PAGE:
Wood-boring bivalves (Bivalvia, family Teredinidae), also known as shipworms, host dinitrogen-fixing and cellulolytic symbiotic bacteria in gill bacteriocytes, which may be a necessary adaptation to a wooden diet. Although oxygen (O2) inhibits nitrogenase in other species, symbionts are able to fix nitrogen (N) within the gill tissue and provide newly fixed N to the host shipworm. The recent direct evidence of new N incorporation into the host tissue indicates that there are potentially complex nutrient cycles in this symbiosis and uninvestigated controls upon these cycles.To elucidate the mechanisms of this unique N2-fixing symbiosis and determine whether symbionts can excrete newly fixed N, we measured rates of growth, N2-fixation, respiration, and inorganic N content for the cultivated symbiont Teredinibacter turnerae (γ-proteobacteria, strain T7901) under a range of headspace O2 conditions. In all conditions, headspace O2 did not affect maximum specific N2-fixation and respiration activity, but did influence the rate and timing of growth. These results are consistent with the development of microaerobic conditions through an oxygen gradient in the culture medium, which facilitates N2-fixation and growth. The medium accumulated a small amount of NH4+, which represented 0.5–2.5% of the total N fixed by the culture. We constructed a simple N budget for T. turnerae to assess the role of the major known N sources and sinks. The N budget was not closed, indicating that new N is allocated to currently unidentified sinks, which may include excreted dissolved organic nitrogen.
Fopius arisanus is a solitary egg–pupal endoparasitoid that attacks several species of tephritid fruit flies, particularly Bactrocera spp. This species, indigenous from the Indo-Australian region, was introduced into Mexico for biological control purposes. From the standpoint of the ‘new associations’ concept this parasitoid has been evaluated against fruit flies in the Anastrepha complex. We investigated the specificity of F. arisanus responses to fruits infested with two species of Anastrepha. We examined whether fruit volatiles attractive to this parasitoid are induced as a result of fruit fly oviposition. We also investigated whether F. arisanus females are able to discriminate between the oviposition-induced volatiles from host eggs parasitised by conspecifics and volatiles from unparasitised eggs. All experiments were performed in a wind tunnel. Results showed that mango fruits infested with A. ludens eggs (2–3 days after egg deposition) were significantly more attractive to naïve F. arisanus females compared with non-infested fruits or fruits infested with larvae. In addition, guava fruits harbouring A. striata eggs were significantly more attractive to the parasitoid than non-infested fruits or fruits infested with larvae. Thus, the parasitoid was attracted to fruits with eggs, but fruit and fly species did not influence the parasitoid attraction. We also found that F. arisanus females were more attracted to fruits exposed to fertile A. ludens females (i.e. fruits with eggs inside) compared with fruits exposed to sterile females (i.e. fruits with no eggs inside) or fruits with mechanical damage. Parasitoid females were not attracted to A. ludens eggs. The results suggest that the presence of eggs induces volatiles that attract parasitoids. Finally, we found that F. arisanus was able to discriminate between fruits with unparasitised eggs vs. eggs parasitised by conspecifics, indicating that host discrimination could be mediated by olfactory cues.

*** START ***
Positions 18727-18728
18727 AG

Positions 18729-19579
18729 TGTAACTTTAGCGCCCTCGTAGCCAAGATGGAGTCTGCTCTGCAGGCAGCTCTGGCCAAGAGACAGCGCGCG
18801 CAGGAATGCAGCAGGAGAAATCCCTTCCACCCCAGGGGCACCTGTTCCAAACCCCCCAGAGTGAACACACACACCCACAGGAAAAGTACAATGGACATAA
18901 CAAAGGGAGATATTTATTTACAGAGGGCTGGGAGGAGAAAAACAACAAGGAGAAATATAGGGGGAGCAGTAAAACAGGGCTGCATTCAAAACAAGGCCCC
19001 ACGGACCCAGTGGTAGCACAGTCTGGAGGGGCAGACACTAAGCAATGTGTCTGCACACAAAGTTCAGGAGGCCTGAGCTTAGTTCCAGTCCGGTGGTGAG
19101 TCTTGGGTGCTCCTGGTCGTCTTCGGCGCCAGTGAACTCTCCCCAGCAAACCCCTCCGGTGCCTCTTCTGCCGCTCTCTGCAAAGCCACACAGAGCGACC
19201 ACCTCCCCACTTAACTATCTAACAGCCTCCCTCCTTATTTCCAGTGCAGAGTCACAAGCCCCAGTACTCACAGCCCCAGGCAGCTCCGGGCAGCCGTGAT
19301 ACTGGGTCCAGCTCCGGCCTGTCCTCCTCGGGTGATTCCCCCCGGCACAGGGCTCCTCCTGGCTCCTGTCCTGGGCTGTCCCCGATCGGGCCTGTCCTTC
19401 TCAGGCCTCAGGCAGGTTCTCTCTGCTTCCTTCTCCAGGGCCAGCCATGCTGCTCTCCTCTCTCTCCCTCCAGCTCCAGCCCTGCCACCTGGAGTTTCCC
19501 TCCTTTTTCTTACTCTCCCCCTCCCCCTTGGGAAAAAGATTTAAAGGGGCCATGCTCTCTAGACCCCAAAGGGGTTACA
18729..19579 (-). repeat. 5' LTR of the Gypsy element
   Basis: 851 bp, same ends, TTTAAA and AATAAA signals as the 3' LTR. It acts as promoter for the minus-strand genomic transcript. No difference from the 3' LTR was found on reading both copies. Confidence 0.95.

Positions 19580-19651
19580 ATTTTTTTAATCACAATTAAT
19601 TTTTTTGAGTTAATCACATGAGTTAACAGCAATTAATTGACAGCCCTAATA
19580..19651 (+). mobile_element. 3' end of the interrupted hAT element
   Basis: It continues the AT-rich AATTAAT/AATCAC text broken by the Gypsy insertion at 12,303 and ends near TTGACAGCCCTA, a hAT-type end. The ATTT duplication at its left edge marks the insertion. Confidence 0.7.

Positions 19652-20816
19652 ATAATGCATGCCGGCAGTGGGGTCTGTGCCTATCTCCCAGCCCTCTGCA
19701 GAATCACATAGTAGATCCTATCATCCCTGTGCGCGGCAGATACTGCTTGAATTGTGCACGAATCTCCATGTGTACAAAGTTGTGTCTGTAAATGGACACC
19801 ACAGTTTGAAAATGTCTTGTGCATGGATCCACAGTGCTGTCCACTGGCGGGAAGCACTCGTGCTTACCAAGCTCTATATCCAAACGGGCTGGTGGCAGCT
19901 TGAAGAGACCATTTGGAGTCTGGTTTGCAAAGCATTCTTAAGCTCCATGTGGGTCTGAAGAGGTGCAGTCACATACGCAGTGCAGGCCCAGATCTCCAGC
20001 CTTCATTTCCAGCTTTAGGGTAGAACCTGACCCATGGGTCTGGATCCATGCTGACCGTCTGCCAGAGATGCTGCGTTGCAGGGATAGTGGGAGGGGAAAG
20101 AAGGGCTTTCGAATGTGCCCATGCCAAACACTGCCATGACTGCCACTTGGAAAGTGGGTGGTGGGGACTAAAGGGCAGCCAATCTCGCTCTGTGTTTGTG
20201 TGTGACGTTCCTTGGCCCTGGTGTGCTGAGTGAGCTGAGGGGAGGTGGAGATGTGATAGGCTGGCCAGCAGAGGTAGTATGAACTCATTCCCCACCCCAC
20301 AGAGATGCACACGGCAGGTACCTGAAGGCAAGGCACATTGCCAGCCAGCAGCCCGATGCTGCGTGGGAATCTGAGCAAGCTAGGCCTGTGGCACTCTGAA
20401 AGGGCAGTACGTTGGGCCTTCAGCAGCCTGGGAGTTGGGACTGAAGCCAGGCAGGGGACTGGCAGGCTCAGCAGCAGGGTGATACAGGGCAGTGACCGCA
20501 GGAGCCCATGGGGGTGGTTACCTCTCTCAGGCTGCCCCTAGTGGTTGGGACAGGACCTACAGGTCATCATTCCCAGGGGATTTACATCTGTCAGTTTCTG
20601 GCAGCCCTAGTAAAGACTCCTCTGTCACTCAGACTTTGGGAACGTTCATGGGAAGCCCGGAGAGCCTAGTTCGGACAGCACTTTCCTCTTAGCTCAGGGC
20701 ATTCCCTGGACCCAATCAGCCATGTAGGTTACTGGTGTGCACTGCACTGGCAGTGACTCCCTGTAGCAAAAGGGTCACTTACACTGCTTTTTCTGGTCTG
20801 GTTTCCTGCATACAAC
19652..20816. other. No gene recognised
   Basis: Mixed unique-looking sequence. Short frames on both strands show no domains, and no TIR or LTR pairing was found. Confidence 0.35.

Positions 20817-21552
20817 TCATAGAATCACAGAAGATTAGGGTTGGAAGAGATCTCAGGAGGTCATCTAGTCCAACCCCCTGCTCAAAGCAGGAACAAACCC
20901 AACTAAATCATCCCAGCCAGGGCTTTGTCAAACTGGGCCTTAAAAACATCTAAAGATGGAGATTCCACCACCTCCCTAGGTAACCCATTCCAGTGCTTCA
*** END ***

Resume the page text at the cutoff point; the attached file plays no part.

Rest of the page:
Different synthesis procedures of Pt supported on tungstated zirconia catalysts (Pt/WOx-ZrO2) were investigated with the aim to elucidate the different WOx nanostructures developed on the zirconia surface depending on the preparation route. Pt/WOx-ZrO2 catalysts were synthesized by the coprecipitation and impregnation methods and pretreated by various procedures such as different calcinations temperatures or the use of reflux. The catalysts characterization was carried out by X-ray diffraction (XRD), Raman spectroscopy, transmission and scanning electron microscopy (TEM, SEM) and nitrogen physisorption, and the catalytic activity was evaluated in the n-hexane isomerization reaction. The results indicate that the development of active sites for isomerization of n-hexane is enhanced by the stabilization of the WOx nanostructures on the surface of zirconia, before the formation of the WO3 crystallites, and it largely depends on the synthesis method.
Previous studies have shown the sandfly Lutzomyia evansi to be the vector of Leishmania chagasi in northern Colombia. A longitudinal survey during seven months on the host preference of Lutzomyia evansi was conducted in the visceral leishmaniasis focus of San Andrés de Sotavento, Colombia. Host preference was determined by presenting sandflies with a choice of three baits (human, and the reservoirs dog and opossum) and a blank control in specially designed cone traps. A rotational experimental design involved 56 trap nights in which the effect of bait, proximity to forest and season could be distinguished from the potentially confounding factors of site and day to day variation. From a total of 598 sandflies caught during all experiments, females and males of Lutzomyia evansi accounted for 93.8% of the captures in the baited traps. Overall, human attracted the greatest number of sand flies, followed by the other two baits. Attraction and feeding success showed significant differences (P < 0.0001) between baits.
A series of ceramic oxides were prepared by adding alumina to the superconductor YBaCuO. The solids were characterized by X-ray diffraction, transmission (TEM) and scanning electron microscopy (SEM) with EDS and electrical measurements. Partial drops in electrical resistance (R ≠ 0) indicate the presence of superconducting phases trapped in ceramic masses. Additionally, the systematic diminution of Tc could indicate a partial substitution of Cu by Al.
A series of ceramic oxides were prepared and characterized by DTA, X-ray diffraction and resistivity measurements. Partial drops in the electrical resistance were detected in the compounds Y3−x (BaSr)x Cu3,O5-y, which could be associated with partial superconductive phases.
Email your librarian or administrator to recommend adding this to your organisation's collection.